I have also enjoyed the opportunity to meet like-minded young scholars and take away friendships that I will hope to develop further in the near future. I am very grateful to the YSI and to Finance Watch for the opportunity to participate in the workshop and I will be looking forward to contributing to the further development of the working group.

Esma Akkilic

Ph.D. candidate in the Department of Politics and International Studies, University of Cambridge


The Finance, Law and Economics Working Group’s annual skills’ workshop was a delight to participate in. I enjoyed the vibrant mix of other participants, who all brought their international backgrounds and unique perspectives to the debate, and learning from the various experts who shared their insights with us.


My two favourite sessions were listening to the economic policy advisors in the European Parliament, and the walking tour we did through the European Quarter of Brussels to learn about the different lobbying companies. Firstly, the two policy advisers helped me to gain a real understanding of how complex decisions are and how quickly they need to be made. Secondly, the lobby tour made me understand just how deeply rooted the institution of lobbying ‘Eurocrats’ in Brussels is, and how this instrument can be used for gaining leverage by highly differentiated interest groups.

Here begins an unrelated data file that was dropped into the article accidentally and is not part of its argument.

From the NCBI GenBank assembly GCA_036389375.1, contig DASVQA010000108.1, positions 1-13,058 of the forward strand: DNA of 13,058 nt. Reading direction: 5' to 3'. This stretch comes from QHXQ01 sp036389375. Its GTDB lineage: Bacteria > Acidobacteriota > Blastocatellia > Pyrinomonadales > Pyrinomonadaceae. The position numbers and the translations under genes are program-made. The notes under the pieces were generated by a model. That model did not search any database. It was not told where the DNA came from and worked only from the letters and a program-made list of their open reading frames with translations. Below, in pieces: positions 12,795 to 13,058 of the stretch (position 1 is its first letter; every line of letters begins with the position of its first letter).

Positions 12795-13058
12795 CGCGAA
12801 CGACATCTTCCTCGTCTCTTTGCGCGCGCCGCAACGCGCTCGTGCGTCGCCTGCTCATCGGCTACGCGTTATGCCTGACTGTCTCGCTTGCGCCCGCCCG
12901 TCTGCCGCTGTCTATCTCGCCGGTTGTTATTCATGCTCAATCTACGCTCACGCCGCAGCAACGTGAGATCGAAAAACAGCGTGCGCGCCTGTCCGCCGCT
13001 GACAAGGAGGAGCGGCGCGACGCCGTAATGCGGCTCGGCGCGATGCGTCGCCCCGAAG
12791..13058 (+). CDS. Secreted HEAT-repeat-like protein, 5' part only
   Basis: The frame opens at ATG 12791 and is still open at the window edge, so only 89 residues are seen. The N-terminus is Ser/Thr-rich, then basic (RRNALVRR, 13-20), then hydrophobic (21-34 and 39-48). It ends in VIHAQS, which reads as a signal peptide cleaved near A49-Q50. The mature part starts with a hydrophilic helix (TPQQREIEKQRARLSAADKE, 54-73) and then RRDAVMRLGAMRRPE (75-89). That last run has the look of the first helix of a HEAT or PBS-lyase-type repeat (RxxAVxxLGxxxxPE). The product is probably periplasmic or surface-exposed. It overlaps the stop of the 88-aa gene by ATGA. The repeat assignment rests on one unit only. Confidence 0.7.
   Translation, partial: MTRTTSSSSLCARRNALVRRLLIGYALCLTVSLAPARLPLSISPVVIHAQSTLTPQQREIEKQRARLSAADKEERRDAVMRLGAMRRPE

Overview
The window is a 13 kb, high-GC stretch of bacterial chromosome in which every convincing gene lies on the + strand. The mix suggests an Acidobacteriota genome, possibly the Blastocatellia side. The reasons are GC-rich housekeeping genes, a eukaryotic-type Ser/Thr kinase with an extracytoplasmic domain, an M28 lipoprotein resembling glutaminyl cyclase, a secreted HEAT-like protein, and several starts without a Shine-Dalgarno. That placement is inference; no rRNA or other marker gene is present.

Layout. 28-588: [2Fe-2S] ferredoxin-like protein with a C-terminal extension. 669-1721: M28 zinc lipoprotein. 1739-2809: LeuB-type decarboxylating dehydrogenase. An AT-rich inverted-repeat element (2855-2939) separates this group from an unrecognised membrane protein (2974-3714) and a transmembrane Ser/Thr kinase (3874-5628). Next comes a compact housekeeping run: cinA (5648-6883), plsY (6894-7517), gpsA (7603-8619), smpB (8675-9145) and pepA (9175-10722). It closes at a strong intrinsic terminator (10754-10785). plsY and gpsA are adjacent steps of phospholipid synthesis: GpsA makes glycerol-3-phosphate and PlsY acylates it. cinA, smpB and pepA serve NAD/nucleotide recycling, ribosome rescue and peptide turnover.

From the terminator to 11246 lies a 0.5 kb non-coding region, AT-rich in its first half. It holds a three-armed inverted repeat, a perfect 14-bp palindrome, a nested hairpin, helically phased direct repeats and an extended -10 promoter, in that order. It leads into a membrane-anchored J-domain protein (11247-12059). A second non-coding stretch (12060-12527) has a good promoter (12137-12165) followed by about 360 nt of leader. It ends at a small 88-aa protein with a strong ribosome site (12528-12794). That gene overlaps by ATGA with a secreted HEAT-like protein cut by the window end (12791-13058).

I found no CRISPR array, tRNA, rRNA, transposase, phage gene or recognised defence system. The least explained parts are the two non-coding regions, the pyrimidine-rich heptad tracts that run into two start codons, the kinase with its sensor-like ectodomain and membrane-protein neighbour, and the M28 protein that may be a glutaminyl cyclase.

Going forward, I am excited to take part in the webinars to continue to exchange ideas on these critical issues with the INET YSI FLE community. 

Michael W. Müller

Doctoral candidate at LMU Munich